Let’s begin with a quick word about this guy, whose career began with arguably the most extraordinary run of heterogenous knockouts in modern Hollywood history.
When Harry Met Sally was his fifth on the hoof: before it came This Is Spinal Tap, The Sure Thing, Stand By Me and The Princess Bride, while Misery and the Best Picture-nominated A Few Good Men (which lost to Unforgiven) followed along afterwards. This hot streak was decisively broken in 1994 by the notoriously awful North, which prompted Roger Ebert to write possibly the most celebrated pan in the history of film criticism. (A sample line: “I hated this movie. Hated hated hated hated hated this movie. Hated it.”)
But what North lacked, and his other films did not, was a terrific script – and if Reiner’s widely varied career has a thread running through it, it’s his ability to breathe cinematic life into a great writer’s words with apparent effortlessness. A Few Good Men was Aaron Sorkin. Misery and Stand By Me were (very different) Stephen King tales. The Princess Bride was a William Goldman fantasy; The Sure Thing one of the great 1980s rites-of-passage yarns; This is Spinal Tap a comedy-changing masterpiece devised by Reiner and its stars.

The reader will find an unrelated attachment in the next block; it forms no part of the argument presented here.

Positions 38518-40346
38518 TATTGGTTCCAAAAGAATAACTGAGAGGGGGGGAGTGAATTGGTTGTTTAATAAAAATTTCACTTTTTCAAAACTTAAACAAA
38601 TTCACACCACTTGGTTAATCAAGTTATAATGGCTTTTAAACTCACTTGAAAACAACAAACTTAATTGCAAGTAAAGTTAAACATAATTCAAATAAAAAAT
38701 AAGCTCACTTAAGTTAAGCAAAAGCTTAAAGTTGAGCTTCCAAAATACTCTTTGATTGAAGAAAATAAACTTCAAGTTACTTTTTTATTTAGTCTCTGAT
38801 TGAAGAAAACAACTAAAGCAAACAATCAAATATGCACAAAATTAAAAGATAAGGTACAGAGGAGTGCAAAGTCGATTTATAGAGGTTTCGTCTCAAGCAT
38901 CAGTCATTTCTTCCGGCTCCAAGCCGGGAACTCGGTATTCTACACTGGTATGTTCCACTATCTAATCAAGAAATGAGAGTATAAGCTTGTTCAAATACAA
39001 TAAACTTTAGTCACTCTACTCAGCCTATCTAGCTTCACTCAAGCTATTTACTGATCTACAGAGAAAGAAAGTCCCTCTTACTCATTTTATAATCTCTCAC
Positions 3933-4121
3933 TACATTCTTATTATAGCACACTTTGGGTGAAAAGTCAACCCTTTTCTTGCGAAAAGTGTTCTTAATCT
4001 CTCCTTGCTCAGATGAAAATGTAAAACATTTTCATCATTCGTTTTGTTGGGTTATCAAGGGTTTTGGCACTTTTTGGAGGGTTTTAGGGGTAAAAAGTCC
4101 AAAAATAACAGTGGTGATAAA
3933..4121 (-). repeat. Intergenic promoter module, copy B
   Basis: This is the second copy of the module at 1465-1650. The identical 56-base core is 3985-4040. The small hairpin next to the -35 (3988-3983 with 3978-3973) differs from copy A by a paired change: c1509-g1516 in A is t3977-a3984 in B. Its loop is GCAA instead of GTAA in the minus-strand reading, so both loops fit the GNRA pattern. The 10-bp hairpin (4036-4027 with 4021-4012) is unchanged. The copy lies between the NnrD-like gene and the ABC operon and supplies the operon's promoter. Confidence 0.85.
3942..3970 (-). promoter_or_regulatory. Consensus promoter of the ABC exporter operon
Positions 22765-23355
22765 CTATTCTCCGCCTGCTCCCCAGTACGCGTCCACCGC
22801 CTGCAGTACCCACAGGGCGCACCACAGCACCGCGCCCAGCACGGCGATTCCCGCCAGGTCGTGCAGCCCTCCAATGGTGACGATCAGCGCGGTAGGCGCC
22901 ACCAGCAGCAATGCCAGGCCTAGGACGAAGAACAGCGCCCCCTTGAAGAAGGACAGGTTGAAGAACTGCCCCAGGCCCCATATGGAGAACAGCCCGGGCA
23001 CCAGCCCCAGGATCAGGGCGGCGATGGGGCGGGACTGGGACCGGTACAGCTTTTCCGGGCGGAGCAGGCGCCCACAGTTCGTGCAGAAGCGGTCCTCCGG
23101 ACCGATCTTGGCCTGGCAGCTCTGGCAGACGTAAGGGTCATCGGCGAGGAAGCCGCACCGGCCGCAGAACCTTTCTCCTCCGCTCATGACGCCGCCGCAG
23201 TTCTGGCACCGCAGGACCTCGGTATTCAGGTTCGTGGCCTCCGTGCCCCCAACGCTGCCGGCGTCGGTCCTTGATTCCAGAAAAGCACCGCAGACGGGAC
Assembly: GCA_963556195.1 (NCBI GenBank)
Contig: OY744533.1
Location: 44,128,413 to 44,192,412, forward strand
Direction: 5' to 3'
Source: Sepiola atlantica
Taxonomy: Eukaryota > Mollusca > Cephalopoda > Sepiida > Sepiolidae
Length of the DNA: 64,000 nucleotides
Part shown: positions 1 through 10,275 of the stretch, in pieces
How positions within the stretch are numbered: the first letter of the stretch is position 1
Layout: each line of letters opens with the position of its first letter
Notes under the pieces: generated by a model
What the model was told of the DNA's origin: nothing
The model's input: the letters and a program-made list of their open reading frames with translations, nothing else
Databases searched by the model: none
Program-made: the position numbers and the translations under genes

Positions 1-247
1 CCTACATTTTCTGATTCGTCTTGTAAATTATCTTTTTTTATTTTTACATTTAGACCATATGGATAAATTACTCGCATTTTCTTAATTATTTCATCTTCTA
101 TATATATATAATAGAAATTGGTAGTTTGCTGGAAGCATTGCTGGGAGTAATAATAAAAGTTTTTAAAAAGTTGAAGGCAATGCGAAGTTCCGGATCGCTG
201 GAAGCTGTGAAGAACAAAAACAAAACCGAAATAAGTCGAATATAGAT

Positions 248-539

Nora Ephron’s script for When Harry Met Sally may be the pick of the bunch, with its conveyor-belt-like supply of brilliant observational humour, note-perfect heartfelt monologues and comic repartee, and unfailing ability to have its characters say one thing, or even nothing at all, and communicate something else entirely to each other and the audience.
Ephron once said that When Harry Met Sally’s screenplay worked as well as it did because Reiner could use Billy Crystal’s Harry as a kind of on-screen alter ego – when he was making the film, he too was a downcast divorcee – and if Ephron disagreed with any of the tacks his character took, she could just have Meg Ryan’s Sally say so. So the sexual tension at the film’s core is both concocted and organic: no wonder it’s so fearsomely potent.